I Can’t Sleep At Night Do I Have A Sleeping Disorder?

Using a cpap machine

Why can’t you sleep at night? Is it stress that causes you to sit up wide awake for hours on end? Perhaps it’s snoring that interrupts your REM cycle every other hour and leaves you feeling groggy instead of well-rested. At the very least, you know this isn’t normal. You should be able to achieve an average of eight hours of sleep per night to give your body the necessary peace it needs to rest, recoup and recover after a hard day. When insomnia or sleep apnea causes you to miss out on these vital sessions, the different types of CPAP maks on the market can help guide you right back to dreamland.

If you’ve been having trouble sleeping consistently for more than four weeks, it’s imperative you see a sleep professional as soon as possible before a sleeping disorder cements itself in your life. You can, however, learn more about your symptoms so you have the tools necessary to help your future therapist help you. Insomnia, sleep apnea, snoring, chronic pain and unchecked anxiety are the most common contributors to a lack of sleep in America. What could yours be?

As it turns out, sleep apnea is prevalent in as many as 18 million Americans. This disorder is defined by ‘apneas’, or interruptions, that prevent healthy sleeping patterns. Another 2% to 4% of these sufferers will go years undiagnosed — for another perspective, that’s about one in every 50 people. That leaves time for the sleeping disorder to affect their lives in a number of ways. They don’t enjoy hobbies like they used to, have a harder time concentrating at work and even find their health deteriorating before their eyes.

A few quick facts about the health risks that come with a lack of sleep. Studies have shown sleep apnea sufferers are three times as likely to develop heart disease as those without the disorder. They also are four times more likely to have stroke at an earlier age. Rather than wait and hope for the sleeping disorder to vanish on its own, visiting a sleep therapist and getting a professional diagnosis will put you on the fast track to a good recovery.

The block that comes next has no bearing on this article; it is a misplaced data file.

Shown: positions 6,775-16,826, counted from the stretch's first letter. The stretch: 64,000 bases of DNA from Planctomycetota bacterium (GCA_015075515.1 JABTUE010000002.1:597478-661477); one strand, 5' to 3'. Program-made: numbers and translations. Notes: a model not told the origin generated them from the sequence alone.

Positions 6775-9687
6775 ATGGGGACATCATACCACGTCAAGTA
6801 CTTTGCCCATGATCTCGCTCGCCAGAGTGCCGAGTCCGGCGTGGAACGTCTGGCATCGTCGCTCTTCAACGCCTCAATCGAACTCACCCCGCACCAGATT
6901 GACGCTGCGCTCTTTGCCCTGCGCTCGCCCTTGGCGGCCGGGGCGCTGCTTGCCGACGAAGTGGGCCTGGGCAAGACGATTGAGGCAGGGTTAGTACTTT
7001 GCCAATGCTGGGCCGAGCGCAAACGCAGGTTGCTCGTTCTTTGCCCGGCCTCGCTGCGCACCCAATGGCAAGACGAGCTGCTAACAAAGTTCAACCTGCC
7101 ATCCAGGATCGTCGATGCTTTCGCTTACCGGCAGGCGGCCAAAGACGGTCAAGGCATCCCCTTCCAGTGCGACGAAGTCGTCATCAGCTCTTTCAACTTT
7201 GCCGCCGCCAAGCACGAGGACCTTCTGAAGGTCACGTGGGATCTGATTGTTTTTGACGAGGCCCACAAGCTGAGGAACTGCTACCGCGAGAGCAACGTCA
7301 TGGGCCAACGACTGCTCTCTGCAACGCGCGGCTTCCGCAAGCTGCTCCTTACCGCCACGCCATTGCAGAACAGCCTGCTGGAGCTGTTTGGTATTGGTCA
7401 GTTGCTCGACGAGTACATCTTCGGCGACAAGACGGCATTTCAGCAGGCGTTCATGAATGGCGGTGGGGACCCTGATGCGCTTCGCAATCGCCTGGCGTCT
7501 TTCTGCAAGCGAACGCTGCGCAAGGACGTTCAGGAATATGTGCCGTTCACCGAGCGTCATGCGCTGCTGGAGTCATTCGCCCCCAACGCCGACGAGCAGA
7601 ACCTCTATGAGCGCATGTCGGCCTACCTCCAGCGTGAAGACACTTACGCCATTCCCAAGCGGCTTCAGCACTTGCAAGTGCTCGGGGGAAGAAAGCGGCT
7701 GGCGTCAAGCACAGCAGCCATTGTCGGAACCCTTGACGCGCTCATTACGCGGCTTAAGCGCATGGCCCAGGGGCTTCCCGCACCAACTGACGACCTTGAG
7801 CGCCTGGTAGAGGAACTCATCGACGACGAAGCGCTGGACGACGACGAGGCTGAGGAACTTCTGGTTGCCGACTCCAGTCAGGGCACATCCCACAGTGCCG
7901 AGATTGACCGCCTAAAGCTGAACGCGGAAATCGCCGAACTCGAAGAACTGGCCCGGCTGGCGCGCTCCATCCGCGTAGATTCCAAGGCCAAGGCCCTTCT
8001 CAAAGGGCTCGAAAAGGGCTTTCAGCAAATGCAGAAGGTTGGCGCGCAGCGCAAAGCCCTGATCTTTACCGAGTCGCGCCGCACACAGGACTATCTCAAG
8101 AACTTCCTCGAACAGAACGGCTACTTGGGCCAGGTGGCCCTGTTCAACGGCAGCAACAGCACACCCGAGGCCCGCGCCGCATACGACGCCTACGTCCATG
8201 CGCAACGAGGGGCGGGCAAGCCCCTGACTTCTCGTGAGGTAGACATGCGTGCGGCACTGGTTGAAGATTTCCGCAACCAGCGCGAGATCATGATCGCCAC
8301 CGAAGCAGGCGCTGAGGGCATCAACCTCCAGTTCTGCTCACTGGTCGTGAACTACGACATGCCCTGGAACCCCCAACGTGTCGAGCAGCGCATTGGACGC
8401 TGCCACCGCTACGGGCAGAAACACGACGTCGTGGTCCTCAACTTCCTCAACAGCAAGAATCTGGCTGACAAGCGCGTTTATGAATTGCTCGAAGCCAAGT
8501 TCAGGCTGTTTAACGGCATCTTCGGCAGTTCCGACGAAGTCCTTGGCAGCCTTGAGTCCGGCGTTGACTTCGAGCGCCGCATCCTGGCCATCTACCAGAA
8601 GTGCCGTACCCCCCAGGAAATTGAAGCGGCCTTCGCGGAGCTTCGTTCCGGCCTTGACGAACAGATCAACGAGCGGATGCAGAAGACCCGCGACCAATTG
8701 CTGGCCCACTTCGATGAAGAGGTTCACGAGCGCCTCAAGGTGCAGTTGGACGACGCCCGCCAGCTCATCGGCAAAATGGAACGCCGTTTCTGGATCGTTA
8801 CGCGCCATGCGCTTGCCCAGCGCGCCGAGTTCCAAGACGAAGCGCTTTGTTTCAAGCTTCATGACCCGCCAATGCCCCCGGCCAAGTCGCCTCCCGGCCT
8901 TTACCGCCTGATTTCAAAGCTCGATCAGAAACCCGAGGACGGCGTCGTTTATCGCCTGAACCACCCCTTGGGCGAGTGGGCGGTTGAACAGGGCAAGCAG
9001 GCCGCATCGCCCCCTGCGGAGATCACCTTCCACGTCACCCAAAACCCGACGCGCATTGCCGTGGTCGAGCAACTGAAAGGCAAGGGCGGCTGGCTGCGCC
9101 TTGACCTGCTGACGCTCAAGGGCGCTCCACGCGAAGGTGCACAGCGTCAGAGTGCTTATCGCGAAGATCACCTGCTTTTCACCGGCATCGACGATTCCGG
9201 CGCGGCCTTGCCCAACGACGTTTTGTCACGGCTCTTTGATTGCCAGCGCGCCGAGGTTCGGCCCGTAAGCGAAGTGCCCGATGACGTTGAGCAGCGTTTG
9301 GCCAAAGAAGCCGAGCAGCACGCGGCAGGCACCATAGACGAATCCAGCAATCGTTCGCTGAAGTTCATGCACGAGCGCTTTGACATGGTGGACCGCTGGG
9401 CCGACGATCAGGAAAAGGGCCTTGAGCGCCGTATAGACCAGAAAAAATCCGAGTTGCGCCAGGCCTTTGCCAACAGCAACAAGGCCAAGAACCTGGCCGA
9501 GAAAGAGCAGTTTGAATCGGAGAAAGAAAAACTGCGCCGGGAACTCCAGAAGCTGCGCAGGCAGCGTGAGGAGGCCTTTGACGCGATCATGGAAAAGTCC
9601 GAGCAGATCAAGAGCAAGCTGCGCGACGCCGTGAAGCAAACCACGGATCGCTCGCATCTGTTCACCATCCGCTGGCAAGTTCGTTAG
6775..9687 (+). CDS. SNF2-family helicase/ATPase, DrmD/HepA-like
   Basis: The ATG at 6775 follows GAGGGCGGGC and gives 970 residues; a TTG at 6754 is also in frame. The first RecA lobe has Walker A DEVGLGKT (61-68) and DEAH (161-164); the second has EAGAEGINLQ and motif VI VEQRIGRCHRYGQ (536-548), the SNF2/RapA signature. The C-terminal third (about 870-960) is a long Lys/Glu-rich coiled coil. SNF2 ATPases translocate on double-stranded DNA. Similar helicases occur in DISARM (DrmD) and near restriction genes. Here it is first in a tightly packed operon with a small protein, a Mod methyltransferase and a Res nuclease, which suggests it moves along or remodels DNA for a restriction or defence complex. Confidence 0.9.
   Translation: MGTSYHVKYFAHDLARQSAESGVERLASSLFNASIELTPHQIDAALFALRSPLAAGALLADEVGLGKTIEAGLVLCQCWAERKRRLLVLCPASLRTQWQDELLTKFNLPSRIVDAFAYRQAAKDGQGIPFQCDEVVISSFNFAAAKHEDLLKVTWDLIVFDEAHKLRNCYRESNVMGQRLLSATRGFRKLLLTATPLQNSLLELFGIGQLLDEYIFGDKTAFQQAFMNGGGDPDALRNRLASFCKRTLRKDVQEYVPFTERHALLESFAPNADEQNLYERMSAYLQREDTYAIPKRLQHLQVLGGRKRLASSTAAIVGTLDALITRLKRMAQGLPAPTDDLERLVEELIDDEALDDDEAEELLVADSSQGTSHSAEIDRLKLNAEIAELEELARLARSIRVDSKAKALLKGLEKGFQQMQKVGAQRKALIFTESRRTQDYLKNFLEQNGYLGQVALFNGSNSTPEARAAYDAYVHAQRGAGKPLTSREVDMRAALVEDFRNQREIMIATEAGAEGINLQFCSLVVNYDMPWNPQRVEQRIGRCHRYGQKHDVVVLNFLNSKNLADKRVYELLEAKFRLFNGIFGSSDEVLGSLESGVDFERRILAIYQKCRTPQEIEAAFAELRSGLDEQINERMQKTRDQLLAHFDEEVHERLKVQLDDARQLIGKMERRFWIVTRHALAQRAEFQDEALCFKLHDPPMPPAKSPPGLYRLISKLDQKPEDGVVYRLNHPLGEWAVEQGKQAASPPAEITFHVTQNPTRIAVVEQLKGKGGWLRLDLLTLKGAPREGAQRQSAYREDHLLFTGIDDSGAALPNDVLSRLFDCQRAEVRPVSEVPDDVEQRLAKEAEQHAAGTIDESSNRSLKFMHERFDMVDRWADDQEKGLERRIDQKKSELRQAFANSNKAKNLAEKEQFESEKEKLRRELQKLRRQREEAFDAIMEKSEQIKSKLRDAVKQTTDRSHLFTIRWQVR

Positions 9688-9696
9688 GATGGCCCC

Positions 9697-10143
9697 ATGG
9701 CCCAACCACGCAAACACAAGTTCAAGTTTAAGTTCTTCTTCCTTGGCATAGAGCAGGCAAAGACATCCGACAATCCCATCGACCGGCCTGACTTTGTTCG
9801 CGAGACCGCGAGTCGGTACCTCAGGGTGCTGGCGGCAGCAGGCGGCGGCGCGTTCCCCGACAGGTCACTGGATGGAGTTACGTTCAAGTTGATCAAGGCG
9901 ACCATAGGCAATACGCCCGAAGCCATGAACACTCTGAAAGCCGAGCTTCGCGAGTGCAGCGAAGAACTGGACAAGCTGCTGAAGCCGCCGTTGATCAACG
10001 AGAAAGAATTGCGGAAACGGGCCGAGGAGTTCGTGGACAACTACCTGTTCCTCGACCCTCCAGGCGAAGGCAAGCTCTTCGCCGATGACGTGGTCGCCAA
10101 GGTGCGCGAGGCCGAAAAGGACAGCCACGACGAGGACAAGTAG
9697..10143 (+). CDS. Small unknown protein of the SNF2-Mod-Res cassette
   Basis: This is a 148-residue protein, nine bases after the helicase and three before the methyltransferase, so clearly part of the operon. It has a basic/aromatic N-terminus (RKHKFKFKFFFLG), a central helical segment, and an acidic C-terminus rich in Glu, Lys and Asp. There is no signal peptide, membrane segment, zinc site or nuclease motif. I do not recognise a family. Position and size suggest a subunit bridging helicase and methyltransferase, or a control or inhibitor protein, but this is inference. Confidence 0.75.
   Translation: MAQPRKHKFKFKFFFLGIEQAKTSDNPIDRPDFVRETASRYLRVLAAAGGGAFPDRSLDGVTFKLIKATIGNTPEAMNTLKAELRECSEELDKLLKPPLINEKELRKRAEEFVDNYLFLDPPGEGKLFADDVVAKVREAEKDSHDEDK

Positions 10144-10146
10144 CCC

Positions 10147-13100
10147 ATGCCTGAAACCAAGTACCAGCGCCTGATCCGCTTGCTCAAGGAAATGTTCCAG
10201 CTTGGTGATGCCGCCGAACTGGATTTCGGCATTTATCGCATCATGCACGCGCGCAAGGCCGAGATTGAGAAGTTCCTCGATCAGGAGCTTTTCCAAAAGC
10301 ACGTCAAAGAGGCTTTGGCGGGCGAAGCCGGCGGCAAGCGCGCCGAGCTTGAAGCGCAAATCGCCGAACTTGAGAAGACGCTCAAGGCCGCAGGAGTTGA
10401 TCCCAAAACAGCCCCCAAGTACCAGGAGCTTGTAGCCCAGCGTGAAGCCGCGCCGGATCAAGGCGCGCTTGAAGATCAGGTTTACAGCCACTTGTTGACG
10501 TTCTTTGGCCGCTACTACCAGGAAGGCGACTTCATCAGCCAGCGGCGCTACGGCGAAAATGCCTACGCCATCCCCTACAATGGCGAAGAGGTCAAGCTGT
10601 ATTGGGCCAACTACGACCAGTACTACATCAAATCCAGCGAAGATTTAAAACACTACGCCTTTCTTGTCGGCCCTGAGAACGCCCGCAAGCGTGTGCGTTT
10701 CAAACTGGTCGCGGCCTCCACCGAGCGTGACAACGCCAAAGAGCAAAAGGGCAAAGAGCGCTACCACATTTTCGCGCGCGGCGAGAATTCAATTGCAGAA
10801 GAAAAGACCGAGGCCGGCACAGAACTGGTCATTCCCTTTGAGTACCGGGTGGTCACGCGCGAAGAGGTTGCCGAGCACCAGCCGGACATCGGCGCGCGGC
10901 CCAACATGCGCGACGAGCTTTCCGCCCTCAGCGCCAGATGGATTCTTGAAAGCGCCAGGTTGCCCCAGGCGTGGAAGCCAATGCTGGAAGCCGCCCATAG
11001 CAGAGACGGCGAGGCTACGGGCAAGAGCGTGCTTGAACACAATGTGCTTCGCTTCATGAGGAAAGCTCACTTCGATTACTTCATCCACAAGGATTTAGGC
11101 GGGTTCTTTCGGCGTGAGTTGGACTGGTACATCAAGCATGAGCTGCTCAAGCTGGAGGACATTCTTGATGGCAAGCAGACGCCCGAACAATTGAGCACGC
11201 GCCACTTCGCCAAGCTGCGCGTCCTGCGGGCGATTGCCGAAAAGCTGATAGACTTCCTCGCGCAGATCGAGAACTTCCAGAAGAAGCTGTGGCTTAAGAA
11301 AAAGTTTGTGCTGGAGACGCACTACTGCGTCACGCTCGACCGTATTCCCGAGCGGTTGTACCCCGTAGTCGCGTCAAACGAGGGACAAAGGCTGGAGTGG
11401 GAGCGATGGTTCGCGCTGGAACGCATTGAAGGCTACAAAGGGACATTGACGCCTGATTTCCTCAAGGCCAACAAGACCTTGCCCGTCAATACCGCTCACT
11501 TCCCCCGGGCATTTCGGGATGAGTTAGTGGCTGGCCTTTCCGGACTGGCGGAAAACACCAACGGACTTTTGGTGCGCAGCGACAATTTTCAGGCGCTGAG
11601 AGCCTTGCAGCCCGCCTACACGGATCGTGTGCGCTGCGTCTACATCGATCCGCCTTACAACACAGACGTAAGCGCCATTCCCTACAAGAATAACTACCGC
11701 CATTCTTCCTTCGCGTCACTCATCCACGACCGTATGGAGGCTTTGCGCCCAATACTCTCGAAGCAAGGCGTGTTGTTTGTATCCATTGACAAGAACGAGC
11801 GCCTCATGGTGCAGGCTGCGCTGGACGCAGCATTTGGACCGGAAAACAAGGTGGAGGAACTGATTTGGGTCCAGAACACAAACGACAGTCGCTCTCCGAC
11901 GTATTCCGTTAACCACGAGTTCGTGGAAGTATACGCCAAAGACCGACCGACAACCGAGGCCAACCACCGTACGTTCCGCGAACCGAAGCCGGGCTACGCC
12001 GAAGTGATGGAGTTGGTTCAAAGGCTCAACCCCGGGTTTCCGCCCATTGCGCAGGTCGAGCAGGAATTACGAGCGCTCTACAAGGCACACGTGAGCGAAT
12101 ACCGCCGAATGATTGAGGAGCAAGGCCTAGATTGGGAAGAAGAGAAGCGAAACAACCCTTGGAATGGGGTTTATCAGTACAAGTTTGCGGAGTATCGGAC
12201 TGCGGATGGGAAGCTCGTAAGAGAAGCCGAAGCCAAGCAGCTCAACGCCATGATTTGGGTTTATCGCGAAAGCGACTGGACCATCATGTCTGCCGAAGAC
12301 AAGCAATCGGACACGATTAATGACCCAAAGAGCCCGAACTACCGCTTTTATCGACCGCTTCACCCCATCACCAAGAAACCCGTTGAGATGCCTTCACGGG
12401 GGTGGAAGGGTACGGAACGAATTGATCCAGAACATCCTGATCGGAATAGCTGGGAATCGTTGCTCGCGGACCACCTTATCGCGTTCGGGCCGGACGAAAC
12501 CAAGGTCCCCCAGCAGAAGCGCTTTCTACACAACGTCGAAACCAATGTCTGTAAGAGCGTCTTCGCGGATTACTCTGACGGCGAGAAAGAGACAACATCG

Do you have asthma? How about chronic anxiety disorder? These are contributors to sleeping disorders by a significant margin and could very well be a major part in why you can’t get good shut-eye like you used to. A recent study saw asthma patients facing an almost 40% greater risk for sleep apnea than those without. Sleep apnea is also twice as common in men as it is women. Now that you know more about sleeping disorders, it’s time to brush up on continuous positive airway pressure.

Don’t worry. You won’t have to type all that out when looking for assistance. Shortened to CPAP, these devices are incredibly handy in helping millions of people sleep better at night. They open up your airways and help you breath easier, discouraging snoring and apneas that could see you jerking into wakefulness dozens of times in a single night. There are many types of CPAP masks to suit all degrees of sleep apnea. But what types of CPAP masks?

There is a CPAP mask pillow, a CPAP mask nasal and a CPAP full face mask, among others. For the best possible results (as well as continued insurance coverage), patients are recommended they use their CPAP at least 70% of the time over a 30-day period. You should also translate this to four hours every night. The best types of CPAP masks won’t do much if you don’t use them on a regular enough basis to stave off your disorder. Studies show half of people prescribed a CPAP full face mask stop using it within three weeks.

Feeling a little better about your chances? Check with a sleep doctor and see how the types of CPAP masks could help you finally get the rest you need this week.

Follow by Email